Can We Trust the Four Gospels to Tell Us the Truth About Jesus? (Part 1 of 3)

Why should we consult these four Gospels (Matthew, Mark, Luke & John) and no others?

If you’re suspicious of the four Gospels because they were accepted and used by the church so early and so widely, keep in mind that this is not the established, government-supported, corrupt church of the Middle Ages. The early church, before Constantine, was known for its loving community, sacrificial concern for one another and for the needy around them and willingness to face social rejection and persecution for their faith in Jesus, which was officially illegal until the year 313. This church had no buildings, no social standing, no prestige. They did have the four Gospels and they knew they were reliable, having been handed down to them from the direct followers of Jesus and their close associates in the first century.

 

If we want to know the truth about the historical Jesus of Nazareth, where can we turn? Of course, the proper Christian answer would be to read the four Gospels that are in the New Testament: Matthew, Mark, Luke & John. But do we have good reason for doing this, other than simply saying that this is what Christian churches have been doing and recommending for centuries?

To answer this question, we need to answer three related questions:

1. Why these four Gospels and no others?
2. Don’t these Gospels have lots of errors in them?
3. What about the contradictions between these Gospels?

So, first and foremost: Why should we consult these four Gospels (Matthew, Mark, Luke & John) and no others?

Certainly there are a number of other Gospel accounts of Jesus’ life from the ancient world that are not included in our New Testaments. These even bear the names of close followers of Jesus: The Gospel of Thomas, The Gospel of Judas, The Gospel of Nicodemus, The Gospel of Mary Magdalene, The Gospel of Phillip, etc. Why not read all of these other Gospels and let them guide our understanding of Jesus of Nazareth?

Well, the short answer is that we have only four Gospels which reliably date to the first century, to sometime within a generation or two of the life of Jesus. Those four Gospels are Matthew, Mark, Luke and John. All of the others date from the mid-second century (150 or later), over 100 years after the life of Jesus. This means that, even though they bear the names of the close followers of Jesus, they could not have been written by any of these people or any of their immediate students or followers.

Think about it: If you want to know about someone from history, is it better to read an account written 30-50 years after his life by someone who knew him personally or had the opportunity to interview those who knew him personally or a source from 120-150 years after the life of the person, written by people who neither knew him personally nor were able to directly interview those who did know him personally?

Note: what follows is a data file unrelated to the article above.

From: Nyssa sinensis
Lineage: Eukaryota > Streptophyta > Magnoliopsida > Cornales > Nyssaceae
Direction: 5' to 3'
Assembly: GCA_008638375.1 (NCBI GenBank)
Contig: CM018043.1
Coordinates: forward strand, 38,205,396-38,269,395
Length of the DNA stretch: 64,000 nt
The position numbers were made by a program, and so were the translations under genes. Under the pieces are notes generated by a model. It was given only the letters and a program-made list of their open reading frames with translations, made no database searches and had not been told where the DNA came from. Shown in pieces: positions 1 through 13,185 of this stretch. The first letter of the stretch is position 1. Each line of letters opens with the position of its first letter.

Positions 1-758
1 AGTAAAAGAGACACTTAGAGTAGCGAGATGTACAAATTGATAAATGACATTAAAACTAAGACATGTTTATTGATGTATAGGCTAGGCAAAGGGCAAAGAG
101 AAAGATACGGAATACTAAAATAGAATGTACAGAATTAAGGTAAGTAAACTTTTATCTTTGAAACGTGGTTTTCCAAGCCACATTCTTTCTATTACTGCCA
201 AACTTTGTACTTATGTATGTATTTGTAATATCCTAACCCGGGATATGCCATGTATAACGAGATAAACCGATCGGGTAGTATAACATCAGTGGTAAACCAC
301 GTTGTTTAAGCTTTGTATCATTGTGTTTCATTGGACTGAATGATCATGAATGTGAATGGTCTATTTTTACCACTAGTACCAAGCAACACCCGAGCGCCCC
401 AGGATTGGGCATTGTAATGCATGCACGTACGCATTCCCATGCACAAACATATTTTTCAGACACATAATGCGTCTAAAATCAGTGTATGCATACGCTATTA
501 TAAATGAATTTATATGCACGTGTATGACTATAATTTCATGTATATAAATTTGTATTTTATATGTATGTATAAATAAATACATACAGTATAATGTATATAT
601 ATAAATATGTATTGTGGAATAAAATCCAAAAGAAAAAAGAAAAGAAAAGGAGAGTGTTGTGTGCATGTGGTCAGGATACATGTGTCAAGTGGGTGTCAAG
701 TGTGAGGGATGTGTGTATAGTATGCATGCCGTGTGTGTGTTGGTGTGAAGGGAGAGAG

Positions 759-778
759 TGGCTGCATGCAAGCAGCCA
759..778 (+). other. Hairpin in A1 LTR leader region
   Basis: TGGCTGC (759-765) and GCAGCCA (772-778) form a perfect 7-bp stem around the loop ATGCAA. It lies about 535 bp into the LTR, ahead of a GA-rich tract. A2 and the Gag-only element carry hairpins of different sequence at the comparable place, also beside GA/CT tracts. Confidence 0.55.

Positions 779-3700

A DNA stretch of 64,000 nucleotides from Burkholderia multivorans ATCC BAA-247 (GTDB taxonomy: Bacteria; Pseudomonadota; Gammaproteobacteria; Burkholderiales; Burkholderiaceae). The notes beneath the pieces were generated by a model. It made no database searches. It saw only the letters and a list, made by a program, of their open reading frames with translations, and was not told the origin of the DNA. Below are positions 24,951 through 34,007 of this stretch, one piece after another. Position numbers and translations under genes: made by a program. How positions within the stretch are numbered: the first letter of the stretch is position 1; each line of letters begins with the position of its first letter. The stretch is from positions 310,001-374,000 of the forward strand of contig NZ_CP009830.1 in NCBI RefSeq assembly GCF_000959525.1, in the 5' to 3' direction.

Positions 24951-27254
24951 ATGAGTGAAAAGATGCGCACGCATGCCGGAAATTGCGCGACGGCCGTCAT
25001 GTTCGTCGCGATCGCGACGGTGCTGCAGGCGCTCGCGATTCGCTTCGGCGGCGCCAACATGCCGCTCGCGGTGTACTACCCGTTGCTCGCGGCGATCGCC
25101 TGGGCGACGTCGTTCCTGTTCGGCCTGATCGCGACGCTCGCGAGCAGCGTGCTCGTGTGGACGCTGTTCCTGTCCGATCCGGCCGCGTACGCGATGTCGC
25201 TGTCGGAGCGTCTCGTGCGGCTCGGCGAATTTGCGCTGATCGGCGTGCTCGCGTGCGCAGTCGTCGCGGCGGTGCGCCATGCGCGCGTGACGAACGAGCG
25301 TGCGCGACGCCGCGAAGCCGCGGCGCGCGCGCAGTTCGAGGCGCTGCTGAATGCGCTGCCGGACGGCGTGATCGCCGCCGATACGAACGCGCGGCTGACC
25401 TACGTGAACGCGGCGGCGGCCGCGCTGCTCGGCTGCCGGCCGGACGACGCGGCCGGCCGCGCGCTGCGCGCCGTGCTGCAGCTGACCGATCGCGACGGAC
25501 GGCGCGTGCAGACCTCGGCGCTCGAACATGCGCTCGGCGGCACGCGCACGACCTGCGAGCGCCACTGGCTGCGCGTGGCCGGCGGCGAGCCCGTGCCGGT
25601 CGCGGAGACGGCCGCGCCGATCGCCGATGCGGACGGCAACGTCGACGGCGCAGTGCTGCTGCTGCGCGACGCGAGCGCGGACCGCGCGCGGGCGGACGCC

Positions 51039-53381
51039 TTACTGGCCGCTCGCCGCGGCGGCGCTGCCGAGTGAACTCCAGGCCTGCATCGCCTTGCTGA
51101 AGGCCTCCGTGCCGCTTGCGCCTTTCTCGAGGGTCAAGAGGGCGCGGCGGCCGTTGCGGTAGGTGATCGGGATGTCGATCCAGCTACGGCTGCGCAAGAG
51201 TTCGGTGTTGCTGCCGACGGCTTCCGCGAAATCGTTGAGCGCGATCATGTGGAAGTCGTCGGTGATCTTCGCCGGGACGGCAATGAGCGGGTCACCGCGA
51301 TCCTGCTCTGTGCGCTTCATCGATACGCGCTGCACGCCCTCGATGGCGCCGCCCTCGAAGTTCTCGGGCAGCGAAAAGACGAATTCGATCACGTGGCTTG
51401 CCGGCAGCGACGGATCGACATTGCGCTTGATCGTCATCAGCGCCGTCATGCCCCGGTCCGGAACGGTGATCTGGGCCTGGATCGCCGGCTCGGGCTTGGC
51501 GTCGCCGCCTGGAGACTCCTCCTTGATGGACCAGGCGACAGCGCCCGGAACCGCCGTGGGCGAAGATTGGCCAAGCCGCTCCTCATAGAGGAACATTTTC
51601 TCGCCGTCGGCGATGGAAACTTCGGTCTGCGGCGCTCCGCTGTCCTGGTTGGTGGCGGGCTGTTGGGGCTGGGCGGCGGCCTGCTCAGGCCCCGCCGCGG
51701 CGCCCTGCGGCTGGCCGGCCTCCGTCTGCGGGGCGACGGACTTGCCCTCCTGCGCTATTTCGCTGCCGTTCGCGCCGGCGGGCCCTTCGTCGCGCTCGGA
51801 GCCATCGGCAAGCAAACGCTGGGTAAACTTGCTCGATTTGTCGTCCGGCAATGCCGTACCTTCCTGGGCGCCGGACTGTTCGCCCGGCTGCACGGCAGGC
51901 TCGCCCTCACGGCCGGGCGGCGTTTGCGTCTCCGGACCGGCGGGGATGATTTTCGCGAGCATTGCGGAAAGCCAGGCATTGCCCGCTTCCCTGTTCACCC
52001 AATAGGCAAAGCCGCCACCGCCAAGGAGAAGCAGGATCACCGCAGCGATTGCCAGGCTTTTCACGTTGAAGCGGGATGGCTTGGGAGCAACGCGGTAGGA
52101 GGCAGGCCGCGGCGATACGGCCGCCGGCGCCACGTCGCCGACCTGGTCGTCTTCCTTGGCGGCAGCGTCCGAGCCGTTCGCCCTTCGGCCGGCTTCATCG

Scholars believe the first Gospel account of the life of Jesus of Nazareth to be written down was the Gospel of Mark, written by a man named John Mark, who was a close associate of the Apostles Peter and Paul. It was likely written in Rome between the years 55 and 62, within 35 years of the death and resurrection of Jesus.

In fact, all three of the synoptic Gospels (Matthew, Mark & Luke) were probably written before the year 65, before the deaths of Peter and Paul (~67). So we have three Gospels which tell basically the same story and which all date from within 40 years of the life of Jesus, at a time when numerous eye witnesses were still alive to verify or refute the information contained in them.

John’s Gospel was likely written later, though it is hard to date. John outlived all of the other Apostles, probably dying sometime in the mid-to-late 90’s. He may have written his Gospel in the early 90’s, which places it maybe 60 years after the life of Jesus, but since John had been a close follower of Jesus and eye-witness to His life, John’s Gospel should be considered as a reliable source. It is significantly different from Matthew, Mark and Luke, probably because those Gospels had been in circulation for years and John was writing things that were not in those other, readily-available Gospels.

Not only are the four Gospels of the New Testament by far the earliest and closest to the life of Jesus, but these Gospels are the ones quoted and referenced by the early church leaders, who led the church while it was still illegal and dangerous to do so, hundreds of years before Emperor Constantine. All four New Testament Gospels were widely accepted by the churches and read in them, taught by them and referenced by church leaders in their letters.

If you’re suspicious of the four Gospels because they were accepted and used by the church so early and so widely, keep in mind that this is not the established, government-supported, corrupt church of the Middle Ages. The early church, before Constantine, was known for its loving community, sacrificial concern for one another and for the needy around them and willingness to face social rejection and persecution for their faith in Jesus, which was officially illegal until the year 313. This church had no buildings, no social standing, no prestige. They did have the four Gospels and they knew they were reliable, having been handed down to them from the direct followers of Jesus and their close associates in the first century.

Other helpful resources on this topic:
Myths About the Lost Books of the New Testament
10 Misconceptions About the New Testament Canon

In our next two posts, we’ll take a close look at these four Gospels to answer these two questions:
2. Don’t these Gospels have lots of errors in them?
3. What about the contradictions between these Gospels?

Jason A. Van Bemmel is a Teaching Elder in the Presbyterian Church in America. This article appeared on his blog Ponderings of a Pilgrim Pastor and is used with permission.